In a ruling issued earlier this week, the Third Circuit Court of Appeals upheld a district court's decision to issue an injunction barring the United States Forest Service from applying the environmental impact study requirements of the National Environmental Policy Act to drilling in the 800-square mile Allegheny National Forest in northwestern Pennsylvania.
In Minard Run Oil Co. v. United States Forest Serv., 2011 U.S. App. LEXIS 19265, the court determined that owners of minerals beneath the ANF and the producers who want to extract the oil and gas need not await an environmental impact study before drilling. In affirming the district court's decision, the court agreed that the Forest Service should be required to return to its prior, cooperative process for issuing notices to proceed after receiving a 60-day notice from the mineral owner, a practice that was established in United States v. Minard Run Oil Co., No. 90-12, 1980 U.S. Dist. LEXIS 9570 (W.D. Pa. Dec. 16, 1980) [enhanced version available to lexis.com subscribers].
This decision was a victory for the Pennsylvania Independent Oil and Gas Association and mineral owners, who challenged the new process established by the Forest Service as part of a settlement agreement with environmental groups. Implementation of the policy would have halted new drilling in the ANF.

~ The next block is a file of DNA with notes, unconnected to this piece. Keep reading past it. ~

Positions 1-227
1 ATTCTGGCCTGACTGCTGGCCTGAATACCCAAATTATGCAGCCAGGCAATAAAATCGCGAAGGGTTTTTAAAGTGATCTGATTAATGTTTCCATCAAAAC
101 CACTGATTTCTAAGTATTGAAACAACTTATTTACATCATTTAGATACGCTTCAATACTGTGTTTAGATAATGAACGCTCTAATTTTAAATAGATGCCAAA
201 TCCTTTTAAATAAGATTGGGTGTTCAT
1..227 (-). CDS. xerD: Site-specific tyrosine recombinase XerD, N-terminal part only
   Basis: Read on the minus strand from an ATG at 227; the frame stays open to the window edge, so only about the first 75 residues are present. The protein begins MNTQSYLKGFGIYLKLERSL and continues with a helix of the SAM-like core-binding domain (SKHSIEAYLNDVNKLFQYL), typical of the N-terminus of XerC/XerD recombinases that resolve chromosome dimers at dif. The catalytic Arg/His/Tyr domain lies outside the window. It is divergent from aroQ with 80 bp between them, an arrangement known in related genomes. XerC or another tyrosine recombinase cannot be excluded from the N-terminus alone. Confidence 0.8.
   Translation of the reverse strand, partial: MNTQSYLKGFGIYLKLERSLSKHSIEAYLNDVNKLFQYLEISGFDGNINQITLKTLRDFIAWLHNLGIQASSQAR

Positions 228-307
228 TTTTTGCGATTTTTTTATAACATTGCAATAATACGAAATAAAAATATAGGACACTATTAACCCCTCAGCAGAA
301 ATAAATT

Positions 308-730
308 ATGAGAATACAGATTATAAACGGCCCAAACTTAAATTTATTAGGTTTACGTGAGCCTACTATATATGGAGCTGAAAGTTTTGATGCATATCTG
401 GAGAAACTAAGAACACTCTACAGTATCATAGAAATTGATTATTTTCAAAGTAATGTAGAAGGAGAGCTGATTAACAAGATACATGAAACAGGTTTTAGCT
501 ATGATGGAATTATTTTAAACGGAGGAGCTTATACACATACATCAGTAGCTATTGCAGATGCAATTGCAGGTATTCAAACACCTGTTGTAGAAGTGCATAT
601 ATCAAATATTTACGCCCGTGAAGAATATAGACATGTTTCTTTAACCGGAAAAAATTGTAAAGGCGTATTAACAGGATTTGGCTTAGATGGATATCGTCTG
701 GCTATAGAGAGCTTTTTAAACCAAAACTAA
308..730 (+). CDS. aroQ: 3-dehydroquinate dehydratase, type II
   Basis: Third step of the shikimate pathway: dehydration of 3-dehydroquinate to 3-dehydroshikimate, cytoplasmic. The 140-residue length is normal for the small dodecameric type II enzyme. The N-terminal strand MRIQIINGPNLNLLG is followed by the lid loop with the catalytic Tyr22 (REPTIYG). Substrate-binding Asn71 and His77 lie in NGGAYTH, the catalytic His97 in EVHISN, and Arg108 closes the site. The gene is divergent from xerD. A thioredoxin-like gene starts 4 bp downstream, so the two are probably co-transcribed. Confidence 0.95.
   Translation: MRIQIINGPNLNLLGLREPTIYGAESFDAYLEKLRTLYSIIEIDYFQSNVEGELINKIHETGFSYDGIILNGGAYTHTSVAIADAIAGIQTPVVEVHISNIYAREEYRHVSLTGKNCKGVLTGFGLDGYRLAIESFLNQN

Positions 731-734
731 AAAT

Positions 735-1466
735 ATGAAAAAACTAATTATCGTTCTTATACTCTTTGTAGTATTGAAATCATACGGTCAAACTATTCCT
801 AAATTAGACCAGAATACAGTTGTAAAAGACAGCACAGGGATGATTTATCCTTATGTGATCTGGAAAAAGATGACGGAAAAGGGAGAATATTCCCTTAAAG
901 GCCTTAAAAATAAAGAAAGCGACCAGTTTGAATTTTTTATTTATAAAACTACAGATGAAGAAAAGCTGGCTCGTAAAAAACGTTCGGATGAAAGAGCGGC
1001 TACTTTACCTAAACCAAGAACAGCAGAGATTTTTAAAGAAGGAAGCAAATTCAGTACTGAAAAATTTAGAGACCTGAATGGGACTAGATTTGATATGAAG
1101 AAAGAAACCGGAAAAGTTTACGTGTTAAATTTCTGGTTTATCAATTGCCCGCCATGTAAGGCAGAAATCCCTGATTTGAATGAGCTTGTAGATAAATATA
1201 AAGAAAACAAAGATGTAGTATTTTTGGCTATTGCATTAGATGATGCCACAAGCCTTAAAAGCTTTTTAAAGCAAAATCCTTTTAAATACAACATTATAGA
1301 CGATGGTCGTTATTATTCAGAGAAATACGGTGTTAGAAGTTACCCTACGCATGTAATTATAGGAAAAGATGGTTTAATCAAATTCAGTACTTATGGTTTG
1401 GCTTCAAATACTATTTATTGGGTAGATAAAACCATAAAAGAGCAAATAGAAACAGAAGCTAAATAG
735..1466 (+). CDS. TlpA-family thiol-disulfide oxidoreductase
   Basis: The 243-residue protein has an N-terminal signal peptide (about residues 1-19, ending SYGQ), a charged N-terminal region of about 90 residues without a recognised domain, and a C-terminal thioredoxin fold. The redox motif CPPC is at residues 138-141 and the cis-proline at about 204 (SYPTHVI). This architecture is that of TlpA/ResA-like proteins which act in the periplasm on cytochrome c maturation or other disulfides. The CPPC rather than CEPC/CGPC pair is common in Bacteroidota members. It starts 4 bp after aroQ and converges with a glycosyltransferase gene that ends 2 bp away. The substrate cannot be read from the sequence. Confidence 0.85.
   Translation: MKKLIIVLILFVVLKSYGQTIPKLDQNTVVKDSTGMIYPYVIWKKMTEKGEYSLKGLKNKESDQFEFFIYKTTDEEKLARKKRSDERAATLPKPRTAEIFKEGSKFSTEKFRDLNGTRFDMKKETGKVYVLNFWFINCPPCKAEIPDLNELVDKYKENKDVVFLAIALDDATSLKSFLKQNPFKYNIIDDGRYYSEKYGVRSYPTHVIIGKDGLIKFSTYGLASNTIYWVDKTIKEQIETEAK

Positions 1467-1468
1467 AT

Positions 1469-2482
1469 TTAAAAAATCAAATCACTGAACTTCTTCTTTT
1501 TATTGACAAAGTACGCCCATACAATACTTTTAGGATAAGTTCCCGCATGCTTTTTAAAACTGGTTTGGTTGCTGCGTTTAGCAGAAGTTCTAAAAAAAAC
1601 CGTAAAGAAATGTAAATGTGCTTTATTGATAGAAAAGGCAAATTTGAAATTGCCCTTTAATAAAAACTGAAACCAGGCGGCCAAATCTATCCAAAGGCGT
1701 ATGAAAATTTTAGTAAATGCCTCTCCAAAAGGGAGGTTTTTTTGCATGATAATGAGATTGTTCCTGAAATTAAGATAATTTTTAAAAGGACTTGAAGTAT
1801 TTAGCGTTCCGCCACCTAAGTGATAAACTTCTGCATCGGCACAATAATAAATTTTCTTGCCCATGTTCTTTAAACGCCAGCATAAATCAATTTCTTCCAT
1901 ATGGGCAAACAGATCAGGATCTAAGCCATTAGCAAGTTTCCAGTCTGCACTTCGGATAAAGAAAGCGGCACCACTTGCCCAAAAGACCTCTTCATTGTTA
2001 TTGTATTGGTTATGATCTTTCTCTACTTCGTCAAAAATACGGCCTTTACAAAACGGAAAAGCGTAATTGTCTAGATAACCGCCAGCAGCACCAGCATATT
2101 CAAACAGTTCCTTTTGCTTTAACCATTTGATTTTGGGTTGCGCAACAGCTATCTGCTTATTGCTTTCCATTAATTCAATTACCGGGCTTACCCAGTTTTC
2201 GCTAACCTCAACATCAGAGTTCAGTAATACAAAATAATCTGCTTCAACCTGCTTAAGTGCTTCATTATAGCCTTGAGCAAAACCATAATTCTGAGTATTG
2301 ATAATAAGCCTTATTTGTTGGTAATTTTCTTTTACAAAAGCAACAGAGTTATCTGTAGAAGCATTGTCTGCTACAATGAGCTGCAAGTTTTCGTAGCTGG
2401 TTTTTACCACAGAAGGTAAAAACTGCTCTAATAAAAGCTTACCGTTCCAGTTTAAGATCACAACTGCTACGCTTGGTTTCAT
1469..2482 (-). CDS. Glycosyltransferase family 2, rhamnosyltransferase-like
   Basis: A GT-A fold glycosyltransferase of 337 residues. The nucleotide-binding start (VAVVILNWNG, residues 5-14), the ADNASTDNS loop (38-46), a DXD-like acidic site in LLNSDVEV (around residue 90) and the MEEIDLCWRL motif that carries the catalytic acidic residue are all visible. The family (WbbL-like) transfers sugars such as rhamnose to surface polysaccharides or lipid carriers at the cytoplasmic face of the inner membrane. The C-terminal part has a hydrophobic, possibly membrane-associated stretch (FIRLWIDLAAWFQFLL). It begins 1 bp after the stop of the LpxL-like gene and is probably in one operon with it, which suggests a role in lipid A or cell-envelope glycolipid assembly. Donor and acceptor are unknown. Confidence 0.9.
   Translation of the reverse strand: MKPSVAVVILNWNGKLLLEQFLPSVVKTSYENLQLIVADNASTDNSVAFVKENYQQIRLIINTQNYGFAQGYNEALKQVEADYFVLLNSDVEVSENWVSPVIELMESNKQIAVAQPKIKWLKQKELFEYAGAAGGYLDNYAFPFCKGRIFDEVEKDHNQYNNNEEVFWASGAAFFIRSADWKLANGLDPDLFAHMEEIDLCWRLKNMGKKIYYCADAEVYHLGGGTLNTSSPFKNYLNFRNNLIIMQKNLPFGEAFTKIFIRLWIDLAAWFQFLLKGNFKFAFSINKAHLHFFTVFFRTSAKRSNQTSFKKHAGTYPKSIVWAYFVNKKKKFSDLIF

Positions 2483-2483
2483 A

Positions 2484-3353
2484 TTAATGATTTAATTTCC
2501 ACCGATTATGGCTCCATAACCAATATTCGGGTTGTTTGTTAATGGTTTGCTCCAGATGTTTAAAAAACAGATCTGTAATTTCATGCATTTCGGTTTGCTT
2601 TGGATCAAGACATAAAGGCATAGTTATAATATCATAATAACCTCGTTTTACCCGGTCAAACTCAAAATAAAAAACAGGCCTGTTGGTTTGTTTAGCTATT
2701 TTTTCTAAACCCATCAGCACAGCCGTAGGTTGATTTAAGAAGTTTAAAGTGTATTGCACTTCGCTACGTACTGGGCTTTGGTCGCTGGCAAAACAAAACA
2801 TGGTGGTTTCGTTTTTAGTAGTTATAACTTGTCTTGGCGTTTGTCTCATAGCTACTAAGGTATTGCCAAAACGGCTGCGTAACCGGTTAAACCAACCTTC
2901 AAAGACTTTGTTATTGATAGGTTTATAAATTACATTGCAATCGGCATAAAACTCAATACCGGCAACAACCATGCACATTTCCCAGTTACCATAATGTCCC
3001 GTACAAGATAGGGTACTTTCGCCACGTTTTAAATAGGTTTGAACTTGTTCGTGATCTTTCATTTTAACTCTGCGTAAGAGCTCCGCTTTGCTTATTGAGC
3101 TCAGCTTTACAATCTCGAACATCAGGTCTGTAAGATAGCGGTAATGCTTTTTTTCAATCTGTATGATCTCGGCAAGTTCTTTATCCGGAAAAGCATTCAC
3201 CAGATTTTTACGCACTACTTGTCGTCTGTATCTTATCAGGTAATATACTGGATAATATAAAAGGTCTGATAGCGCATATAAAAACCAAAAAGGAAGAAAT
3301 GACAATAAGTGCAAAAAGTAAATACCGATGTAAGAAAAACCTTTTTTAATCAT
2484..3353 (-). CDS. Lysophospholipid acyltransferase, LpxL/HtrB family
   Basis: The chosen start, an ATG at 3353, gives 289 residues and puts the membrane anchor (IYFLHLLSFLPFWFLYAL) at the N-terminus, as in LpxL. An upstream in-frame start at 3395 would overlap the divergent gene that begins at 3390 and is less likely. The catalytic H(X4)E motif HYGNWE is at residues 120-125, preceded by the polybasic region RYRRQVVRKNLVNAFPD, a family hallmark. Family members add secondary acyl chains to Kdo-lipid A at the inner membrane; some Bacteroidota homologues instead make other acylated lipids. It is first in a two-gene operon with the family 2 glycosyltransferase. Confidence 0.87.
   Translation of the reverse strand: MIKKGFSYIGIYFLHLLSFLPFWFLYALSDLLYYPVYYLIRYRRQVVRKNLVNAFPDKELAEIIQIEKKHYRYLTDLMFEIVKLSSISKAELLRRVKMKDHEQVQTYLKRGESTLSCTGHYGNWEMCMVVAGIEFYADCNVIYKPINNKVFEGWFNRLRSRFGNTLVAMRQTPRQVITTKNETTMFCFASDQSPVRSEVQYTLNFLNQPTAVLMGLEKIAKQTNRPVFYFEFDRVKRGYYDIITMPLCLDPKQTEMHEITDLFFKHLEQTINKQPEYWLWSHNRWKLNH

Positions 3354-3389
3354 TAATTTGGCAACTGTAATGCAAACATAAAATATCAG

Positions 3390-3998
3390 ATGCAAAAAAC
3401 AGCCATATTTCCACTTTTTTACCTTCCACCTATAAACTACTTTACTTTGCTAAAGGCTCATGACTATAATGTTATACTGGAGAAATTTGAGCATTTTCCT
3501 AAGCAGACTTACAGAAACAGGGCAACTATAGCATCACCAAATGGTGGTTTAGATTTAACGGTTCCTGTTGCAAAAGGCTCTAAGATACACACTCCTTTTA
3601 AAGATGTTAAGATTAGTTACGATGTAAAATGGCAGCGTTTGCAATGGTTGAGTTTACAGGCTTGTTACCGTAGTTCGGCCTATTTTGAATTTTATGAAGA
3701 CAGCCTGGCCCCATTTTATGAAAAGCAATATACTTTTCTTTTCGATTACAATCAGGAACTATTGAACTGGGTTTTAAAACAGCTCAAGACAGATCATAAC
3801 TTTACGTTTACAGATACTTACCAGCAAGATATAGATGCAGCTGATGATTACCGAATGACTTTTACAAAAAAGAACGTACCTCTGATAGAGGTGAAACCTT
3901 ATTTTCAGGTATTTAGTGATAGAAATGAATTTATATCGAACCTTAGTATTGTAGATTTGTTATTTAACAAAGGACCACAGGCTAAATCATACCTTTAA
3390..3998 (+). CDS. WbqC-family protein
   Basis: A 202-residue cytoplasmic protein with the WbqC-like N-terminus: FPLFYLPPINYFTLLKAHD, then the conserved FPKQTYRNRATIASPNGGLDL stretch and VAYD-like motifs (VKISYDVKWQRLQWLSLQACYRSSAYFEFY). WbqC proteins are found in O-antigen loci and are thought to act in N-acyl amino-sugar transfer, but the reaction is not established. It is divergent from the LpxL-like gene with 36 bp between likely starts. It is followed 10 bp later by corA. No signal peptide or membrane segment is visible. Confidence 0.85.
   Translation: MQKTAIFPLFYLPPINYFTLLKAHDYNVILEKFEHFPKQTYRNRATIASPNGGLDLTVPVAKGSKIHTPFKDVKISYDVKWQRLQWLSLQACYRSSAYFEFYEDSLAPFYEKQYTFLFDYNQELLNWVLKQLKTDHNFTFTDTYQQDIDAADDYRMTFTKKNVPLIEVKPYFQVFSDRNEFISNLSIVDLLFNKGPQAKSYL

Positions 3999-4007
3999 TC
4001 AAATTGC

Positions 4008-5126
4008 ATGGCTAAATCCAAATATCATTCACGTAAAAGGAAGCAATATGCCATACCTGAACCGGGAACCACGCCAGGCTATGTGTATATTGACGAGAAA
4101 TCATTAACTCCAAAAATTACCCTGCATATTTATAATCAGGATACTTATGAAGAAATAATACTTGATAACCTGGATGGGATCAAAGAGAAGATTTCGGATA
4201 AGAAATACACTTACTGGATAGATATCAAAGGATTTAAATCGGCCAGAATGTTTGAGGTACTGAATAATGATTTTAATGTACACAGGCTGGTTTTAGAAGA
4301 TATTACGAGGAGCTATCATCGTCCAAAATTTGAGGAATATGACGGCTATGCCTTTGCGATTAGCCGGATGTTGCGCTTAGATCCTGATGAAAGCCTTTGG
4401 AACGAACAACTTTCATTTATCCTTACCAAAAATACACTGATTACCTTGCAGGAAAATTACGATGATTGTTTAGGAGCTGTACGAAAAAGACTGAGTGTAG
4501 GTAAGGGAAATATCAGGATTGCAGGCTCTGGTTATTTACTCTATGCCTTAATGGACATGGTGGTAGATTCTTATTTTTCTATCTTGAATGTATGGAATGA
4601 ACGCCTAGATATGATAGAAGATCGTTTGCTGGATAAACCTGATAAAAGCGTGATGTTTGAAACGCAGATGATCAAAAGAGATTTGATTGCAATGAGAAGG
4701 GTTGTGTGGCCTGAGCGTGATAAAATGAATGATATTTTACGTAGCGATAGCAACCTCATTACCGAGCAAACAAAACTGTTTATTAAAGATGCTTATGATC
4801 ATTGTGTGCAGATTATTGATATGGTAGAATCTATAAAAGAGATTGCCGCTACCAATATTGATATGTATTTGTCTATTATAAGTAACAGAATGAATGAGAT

Read the free download for more detail. [Enhanced version available to lexis.com subscribers ]
For more information about LexisNexis products and solutions, connect with us through our corporate site.
The last sentence in this article is wrong. The implementation of the settlement agreement between the Forest Service and the environmental groups would not have halted drilling on the Allegheny National Forest. The Third Circuit's opinion states: "Aside from the 54 [notice to proceed] applications identified in the Settlement Agreement, no new drilling in the ANF would be authorized until the forest-wide EIS was complete." Op. at 13. Of course, the court never discussed the fact that within those 54 applications that the environmental groups agreed to let go forward without any NEPA analysis were proposals for nearly 600 oil and gas wells. That can hardly be called a "halt to drilling."